(This isn’t a perfect system however as certain instructions inherently need to be consecutive!)

These efficiency tricks are often described as making the pipeline ‘wider’ and ‘longer’ and both these things can increase the instructions per cycle. There are limitations here (some tasks need to be carried out sequentially for instance) but this is another way to squeeze more performance out of a chip.

This means that in many cases, a CPU with a slower clock speed can still keep up with a faster one; it is going through fewer revolutions but it is doing more work on every go-around

A CPU with a slower clock speed can still keep up with a faster one

That’s before we’ve even discussed the benefits (and minor drawbacks) of having multiple cores to juggle tasks, of being more efficient (to save energy, deal with heat and prevent throttling), or the cache (which stores useful information close-to-hand). And we haven’t looked into what the GPU does (handle certain kinds of tasks that are specifically useful for rendering graphics) or how bits and RAM factor in (holding information in memory).

The point is that the overall performance of your device is the result of many smaller elements all working in unison. The CPU is just one small part of the SoC, which is just one small part of the device as a whole.

Nm in chip manufacturing

But remember, what our boy Moore was actually talking about was the number of transistors on a chip.

The more transistors on a CPU, the smarter it is. These are tiny switches that can be arranged to create logic gates and which that way provide the ‘brains’ of your phone. And the more transistors you can fit in a square inch, the more you can pack into a device that needs to fit into your pocket. This is transistor density and it is what the 10 stands for in a 10nm chip. Nm here means ‘nanometers’ and measures half the distance of a single unique cell. The smaller the number, the smaller the cells and the more you can fit into a small space.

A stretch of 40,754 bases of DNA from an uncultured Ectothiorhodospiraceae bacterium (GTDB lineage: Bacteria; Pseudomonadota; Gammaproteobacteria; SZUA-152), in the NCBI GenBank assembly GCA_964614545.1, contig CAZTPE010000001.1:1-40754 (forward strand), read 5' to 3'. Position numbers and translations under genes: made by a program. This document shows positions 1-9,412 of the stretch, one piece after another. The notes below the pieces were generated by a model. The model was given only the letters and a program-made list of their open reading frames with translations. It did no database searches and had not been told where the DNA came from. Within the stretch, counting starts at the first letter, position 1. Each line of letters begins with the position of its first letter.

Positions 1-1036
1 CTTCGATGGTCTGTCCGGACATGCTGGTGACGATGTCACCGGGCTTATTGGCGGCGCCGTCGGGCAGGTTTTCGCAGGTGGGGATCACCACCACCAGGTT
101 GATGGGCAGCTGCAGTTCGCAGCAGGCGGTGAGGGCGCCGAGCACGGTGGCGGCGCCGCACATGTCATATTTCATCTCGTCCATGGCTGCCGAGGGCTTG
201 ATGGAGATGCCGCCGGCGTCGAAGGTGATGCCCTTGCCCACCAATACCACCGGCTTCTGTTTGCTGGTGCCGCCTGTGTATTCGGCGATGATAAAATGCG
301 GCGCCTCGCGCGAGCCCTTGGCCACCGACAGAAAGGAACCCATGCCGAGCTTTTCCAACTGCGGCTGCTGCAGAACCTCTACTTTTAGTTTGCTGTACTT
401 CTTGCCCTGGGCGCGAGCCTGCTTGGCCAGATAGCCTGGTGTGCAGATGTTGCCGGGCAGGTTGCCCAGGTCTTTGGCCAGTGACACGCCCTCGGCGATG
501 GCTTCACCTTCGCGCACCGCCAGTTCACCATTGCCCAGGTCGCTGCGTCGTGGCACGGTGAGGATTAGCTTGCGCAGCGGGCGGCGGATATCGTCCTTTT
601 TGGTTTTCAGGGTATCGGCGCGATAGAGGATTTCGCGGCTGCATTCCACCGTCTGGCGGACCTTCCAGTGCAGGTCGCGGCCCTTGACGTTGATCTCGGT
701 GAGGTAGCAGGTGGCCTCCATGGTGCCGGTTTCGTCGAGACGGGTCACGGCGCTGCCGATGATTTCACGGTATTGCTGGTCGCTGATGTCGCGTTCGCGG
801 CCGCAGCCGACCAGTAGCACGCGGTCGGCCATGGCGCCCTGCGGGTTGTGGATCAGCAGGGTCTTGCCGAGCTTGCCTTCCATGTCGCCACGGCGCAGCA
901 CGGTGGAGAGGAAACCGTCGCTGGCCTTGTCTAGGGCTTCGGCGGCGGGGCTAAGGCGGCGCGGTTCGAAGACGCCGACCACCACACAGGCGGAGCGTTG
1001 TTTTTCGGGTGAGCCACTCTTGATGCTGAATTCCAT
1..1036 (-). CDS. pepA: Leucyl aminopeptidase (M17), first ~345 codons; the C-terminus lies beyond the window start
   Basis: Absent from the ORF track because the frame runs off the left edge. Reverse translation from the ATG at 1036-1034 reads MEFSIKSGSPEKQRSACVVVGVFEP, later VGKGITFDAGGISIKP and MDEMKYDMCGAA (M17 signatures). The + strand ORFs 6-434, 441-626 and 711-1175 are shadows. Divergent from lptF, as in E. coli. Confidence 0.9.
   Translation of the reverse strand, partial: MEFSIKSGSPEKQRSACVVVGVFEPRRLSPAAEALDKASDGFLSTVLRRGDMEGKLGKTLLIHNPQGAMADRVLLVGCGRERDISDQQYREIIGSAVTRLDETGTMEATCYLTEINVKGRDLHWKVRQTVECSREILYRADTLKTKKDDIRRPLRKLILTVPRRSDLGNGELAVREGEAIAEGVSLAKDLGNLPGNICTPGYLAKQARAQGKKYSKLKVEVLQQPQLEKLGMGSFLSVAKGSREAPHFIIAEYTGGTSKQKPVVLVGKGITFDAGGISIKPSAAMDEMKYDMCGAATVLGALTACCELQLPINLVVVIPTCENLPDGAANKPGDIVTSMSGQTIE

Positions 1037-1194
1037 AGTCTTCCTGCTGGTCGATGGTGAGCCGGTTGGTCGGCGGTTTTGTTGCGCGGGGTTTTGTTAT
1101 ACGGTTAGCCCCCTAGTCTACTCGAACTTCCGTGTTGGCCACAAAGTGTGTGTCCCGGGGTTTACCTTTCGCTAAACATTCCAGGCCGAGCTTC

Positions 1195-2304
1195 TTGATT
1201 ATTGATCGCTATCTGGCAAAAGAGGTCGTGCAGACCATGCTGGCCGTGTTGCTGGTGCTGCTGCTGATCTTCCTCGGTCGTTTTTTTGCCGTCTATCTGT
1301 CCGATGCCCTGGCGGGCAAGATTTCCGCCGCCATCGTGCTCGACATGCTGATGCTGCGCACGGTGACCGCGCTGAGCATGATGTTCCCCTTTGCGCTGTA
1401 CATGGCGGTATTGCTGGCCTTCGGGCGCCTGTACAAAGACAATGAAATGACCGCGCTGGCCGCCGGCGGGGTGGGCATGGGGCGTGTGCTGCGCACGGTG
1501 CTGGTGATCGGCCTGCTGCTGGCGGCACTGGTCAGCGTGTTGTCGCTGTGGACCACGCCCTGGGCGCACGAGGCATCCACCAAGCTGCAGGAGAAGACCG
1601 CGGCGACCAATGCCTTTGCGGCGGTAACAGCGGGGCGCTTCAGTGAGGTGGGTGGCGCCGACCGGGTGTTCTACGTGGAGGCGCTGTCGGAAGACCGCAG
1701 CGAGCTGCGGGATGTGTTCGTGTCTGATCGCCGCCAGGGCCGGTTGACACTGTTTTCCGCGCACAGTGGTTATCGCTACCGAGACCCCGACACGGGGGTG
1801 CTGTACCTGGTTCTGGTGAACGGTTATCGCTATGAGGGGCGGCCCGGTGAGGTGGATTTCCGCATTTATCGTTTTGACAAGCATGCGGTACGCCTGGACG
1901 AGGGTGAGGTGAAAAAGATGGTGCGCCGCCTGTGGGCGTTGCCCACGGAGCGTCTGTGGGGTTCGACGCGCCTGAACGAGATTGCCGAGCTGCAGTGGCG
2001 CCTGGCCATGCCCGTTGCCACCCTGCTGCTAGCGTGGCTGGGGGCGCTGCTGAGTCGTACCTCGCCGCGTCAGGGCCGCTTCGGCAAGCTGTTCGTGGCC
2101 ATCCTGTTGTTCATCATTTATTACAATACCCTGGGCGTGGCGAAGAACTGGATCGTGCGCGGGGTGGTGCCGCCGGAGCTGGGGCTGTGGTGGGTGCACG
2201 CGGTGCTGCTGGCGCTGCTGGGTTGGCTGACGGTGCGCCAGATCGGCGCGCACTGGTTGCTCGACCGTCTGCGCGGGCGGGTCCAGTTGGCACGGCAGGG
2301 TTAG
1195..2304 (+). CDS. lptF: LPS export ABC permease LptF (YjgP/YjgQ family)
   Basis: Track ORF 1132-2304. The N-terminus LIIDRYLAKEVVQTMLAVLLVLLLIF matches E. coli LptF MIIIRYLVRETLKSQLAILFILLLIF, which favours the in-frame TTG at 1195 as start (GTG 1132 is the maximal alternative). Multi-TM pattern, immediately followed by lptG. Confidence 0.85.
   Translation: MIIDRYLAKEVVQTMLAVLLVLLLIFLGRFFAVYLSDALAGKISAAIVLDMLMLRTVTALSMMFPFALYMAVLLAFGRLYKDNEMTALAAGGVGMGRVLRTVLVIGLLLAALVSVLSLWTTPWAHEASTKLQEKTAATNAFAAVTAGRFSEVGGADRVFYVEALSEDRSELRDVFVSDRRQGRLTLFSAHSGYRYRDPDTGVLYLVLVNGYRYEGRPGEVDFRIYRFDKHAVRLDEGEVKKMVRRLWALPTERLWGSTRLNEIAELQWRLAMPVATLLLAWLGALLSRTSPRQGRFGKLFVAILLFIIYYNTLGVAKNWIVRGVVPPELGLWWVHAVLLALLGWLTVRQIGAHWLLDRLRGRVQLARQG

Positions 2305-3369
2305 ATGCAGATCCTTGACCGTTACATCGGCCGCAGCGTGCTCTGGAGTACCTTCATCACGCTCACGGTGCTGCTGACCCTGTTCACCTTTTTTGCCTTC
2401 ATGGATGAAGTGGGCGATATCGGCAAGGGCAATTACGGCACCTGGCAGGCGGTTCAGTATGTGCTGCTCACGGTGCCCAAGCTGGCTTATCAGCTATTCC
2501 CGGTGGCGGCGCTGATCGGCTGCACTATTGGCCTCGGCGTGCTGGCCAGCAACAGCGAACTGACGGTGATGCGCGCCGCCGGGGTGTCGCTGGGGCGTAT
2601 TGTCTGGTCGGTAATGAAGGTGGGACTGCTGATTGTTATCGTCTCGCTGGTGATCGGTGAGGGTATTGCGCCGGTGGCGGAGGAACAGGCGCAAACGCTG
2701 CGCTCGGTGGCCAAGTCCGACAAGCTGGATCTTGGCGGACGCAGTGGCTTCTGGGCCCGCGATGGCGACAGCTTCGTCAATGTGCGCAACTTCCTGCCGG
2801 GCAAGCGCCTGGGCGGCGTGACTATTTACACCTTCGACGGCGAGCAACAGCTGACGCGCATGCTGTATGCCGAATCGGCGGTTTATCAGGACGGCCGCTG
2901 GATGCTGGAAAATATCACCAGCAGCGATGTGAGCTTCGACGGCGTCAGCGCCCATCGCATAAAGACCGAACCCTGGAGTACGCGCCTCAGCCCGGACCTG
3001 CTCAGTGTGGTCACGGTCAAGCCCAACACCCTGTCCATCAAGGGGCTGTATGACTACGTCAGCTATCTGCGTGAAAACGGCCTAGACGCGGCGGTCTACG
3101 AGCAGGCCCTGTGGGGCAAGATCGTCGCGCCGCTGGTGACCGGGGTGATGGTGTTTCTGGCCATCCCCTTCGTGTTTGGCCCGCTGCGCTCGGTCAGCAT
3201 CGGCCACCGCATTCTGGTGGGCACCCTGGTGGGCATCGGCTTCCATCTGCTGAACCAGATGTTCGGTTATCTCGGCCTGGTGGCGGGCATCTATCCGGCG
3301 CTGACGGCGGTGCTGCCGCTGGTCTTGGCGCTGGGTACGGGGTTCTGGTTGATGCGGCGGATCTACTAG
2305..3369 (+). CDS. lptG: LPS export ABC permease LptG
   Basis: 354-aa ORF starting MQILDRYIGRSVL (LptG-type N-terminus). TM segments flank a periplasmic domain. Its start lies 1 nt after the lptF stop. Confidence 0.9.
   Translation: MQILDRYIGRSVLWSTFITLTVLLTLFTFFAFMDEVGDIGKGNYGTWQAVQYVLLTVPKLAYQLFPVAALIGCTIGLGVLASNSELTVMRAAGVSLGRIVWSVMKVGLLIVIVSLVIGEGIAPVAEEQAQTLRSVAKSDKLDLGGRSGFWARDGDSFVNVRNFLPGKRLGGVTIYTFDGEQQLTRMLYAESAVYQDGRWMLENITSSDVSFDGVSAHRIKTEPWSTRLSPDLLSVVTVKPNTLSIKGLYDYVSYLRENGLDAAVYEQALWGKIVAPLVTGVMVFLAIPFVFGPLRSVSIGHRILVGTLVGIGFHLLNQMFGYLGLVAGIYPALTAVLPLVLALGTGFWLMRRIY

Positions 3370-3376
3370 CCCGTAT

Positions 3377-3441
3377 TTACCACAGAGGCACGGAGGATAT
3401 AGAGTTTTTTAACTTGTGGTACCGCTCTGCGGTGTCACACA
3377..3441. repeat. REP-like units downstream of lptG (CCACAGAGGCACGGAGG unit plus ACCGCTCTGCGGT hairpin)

So if we look at the Snapdragon 835 from Qualcomm that’s used in the US version of the S8, we see that it uses a 10nm design. This way, it claims to be 35% smaller and 25% more energy efficient compared with its predecessors.

How about the Exynos 8890 seen in the S7 from Samsung themselves? Well, here we have a 14nm chip. The S6’s Exynos 7420 was also 14nm however. These are custom processors but they are all based on the same ARM architecture – again, you can report to Gary for more on that.

Companies like Samsung and TSMC are now in the process of developing 7nm chips (Samsung won the race to 10nm) and TSMC is already looking to build factories for 5 and 3nm chips! The bottom line is that this is another measure of device performance that more closely ties into what Moore was actually talking about. And this is an area where we can still see performance improving at a very rapid rate – even if it’s not quite doubling year on year.

The number of transistors

But just because you can fit more transistors into a smaller space, doesn’t necessarily mean that a chip will have more transistors. That would depend on the chip’s size, apart from anything else! So how many transistors do you find on those CPUs?

Well, the Snapdragon 835 boasts a pretty impressive 3 billion transistors.

The Snapdragon 835 boasts a pretty impressive 3 billion transistors… there’s only just over 7.4 billion people on the planet!

To put that in perspective, the human brain has approximately 100 billion neurons. So you could argue that your phone is 3% as smart as you. But of course it’s a bit more complex than that (you think processors are complicated, you should try the human brain!). Put it another way: there’s only just over 7.4 billion people on the planet!

Unfortunately, this information is not available for all smartphones and there’s no data for the previous Samsung models. While it’s an imperfect test then, let’s take a look at another mobile SoC and see how it stacks up.